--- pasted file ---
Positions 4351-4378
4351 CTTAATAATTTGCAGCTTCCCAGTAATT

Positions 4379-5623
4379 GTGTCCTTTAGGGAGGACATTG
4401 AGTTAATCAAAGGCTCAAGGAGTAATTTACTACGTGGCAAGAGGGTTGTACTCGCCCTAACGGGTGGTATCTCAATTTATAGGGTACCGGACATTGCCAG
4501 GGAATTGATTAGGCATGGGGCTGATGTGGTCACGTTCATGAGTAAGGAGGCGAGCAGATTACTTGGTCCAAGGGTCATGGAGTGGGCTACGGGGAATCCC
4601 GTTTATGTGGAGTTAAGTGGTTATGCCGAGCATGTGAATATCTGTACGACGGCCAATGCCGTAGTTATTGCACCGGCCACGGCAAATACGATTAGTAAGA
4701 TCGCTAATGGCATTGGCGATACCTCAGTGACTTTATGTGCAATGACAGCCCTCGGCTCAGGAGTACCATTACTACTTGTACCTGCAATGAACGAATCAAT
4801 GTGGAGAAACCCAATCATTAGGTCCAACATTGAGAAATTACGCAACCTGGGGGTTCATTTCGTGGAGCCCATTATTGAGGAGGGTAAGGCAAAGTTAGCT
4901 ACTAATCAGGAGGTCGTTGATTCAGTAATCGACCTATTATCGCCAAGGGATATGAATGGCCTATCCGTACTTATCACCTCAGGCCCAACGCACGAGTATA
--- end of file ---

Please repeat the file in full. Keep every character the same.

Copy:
Positions 4351-4378
4351 CTTAATAATTTGCAGCTTCCCAGTAATT

Positions 4379-5623
4379 GTGTCCTTTAGGGAGGACATTG
4401 AGTTAATCAAAGGCTCAAGGAGTAATTTACTACGTGGCAAGAGGGTTGTACTCGCCCTAACGGGTGGTATCTCAATTTATAGGGTACCGGACATTGCCAG
4501 GGAATTGATTAGGCATGGGGCTGATGTGGTCACGTTCATGAGTAAGGAGGCGAGCAGATTACTTGGTCCAAGGGTCATGGAGTGGGCTACGGGGAATCCC
4601 GTTTATGTGGAGTTAAGTGGTTATGCCGAGCATGTGAATATCTGTACGACGGCCAATGCCGTAGTTATTGCACCGGCCACGGCAAATACGATTAGTAAGA
4701 TCGCTAATGGCATTGGCGATACCTCAGTGACTTTATGTGCAATGACAGCCCTCGGCTCAGGAGTACCATTACTACTTGTACCTGCAATGAACGAATCAAT
4801 GTGGAGAAACCCAATCATTAGGTCCAACATTGAGAAATTACGCAACCTGGGGGTTCATTTCGTGGAGCCCATTATTGAGGAGGGTAAGGCAAAGTTAGCT
4901 ACTAATCAGGAGGTCGTTGATTCAGTAATCGACCTATTATCGCCAAGGGATATGAATGGCCTATCCGTACTTATCACCTCAGGCCCAACGCACGAGTATA